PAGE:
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The Role of Stem Cells in Beauty—Today and Tomorrow
By: Marie Alice Dibon, PharmD
Posted: August 31, 2011, from the September 2011 issue of GCI Magazine.
page 6 of 8It is important to protect stem cells’ DNA as research seems to show (and it has to be confirmed) that their DNA could be less robust than the DNA of differentiated cells. The repair rate of that DNA in particular seems to be less.
Protecting the telomeres (the end pieces of a chromosome, which, when they become too short, prevent the cell from dividing thus leading it to die) is especially important.
For now, one strategy is to maintain stem cells in a quiescent state, in their niche, well attached with ligands [molecules or molecular groups that bind to another chemical entity] at the bottom of the basal membrane, under optimal conditions.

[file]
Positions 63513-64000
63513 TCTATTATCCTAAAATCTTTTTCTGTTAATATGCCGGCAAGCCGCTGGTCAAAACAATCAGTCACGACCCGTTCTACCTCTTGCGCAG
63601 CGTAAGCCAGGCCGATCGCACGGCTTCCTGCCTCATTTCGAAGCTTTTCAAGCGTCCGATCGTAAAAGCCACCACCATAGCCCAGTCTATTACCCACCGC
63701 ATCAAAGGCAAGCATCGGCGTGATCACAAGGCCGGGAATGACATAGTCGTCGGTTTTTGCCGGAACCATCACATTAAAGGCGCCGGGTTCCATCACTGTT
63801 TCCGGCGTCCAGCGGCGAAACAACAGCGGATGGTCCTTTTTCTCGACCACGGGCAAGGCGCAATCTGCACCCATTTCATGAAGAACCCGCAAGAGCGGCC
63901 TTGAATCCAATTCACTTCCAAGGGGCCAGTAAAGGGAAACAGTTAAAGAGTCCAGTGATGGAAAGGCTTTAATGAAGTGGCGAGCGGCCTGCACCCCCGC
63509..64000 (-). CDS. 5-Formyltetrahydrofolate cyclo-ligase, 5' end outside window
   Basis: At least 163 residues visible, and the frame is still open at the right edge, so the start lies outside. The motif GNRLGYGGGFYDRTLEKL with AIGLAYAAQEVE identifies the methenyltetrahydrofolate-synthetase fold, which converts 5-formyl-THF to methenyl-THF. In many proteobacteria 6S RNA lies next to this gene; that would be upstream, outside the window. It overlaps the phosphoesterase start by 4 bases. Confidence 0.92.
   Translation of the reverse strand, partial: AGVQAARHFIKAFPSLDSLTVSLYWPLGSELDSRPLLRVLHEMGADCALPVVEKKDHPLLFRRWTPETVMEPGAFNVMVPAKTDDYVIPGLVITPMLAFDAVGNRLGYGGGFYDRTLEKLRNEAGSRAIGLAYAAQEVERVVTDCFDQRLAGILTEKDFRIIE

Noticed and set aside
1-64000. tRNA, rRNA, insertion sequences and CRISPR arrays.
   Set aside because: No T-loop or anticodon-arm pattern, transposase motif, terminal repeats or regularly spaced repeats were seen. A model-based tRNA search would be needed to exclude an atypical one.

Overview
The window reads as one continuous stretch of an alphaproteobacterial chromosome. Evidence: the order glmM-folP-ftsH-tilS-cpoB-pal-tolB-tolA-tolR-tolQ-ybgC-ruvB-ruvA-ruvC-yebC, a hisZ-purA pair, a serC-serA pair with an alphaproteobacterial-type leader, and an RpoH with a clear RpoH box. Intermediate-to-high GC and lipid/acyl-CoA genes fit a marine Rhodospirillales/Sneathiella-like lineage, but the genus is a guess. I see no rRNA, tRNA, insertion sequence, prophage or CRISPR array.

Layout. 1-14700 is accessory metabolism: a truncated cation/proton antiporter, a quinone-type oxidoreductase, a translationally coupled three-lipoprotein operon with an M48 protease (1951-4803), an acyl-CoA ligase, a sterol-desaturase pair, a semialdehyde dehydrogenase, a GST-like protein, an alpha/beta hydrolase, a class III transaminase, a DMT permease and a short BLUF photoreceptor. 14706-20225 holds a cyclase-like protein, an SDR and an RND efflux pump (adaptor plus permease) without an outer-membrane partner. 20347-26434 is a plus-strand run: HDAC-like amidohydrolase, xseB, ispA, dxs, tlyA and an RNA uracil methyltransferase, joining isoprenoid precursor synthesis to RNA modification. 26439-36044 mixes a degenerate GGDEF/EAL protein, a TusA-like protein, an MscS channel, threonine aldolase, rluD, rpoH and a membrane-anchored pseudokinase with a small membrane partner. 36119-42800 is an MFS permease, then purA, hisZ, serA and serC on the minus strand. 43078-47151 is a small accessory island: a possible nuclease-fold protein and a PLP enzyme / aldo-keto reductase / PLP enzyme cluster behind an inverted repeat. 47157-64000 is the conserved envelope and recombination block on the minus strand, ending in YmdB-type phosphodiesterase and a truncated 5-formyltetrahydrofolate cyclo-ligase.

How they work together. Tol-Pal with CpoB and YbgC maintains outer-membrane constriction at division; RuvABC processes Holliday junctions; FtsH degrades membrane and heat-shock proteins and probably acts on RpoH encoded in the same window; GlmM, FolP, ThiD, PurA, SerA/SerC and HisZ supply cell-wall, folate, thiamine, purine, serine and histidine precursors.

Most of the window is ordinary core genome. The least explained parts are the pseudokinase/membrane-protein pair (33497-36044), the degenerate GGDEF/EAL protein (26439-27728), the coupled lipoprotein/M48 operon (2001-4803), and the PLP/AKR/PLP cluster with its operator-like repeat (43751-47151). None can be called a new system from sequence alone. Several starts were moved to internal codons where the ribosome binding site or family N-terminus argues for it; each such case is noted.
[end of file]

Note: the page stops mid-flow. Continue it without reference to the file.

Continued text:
Using Stem Cells to Study Active Raw Materials
The development of novel stem cell-based in vitro models allows better exploration of actives, from both an activity and a toxicity standpoint.
Using Human Stem Cells to Beautify the Human Body
Many people believe that human stem cells are actually used in cosmetic treatments. As of today, this is not the case, and it is difficult to forecast how or if we will ever be able to “inject” human stem cells into the skin with the tools that are currently at our disposal.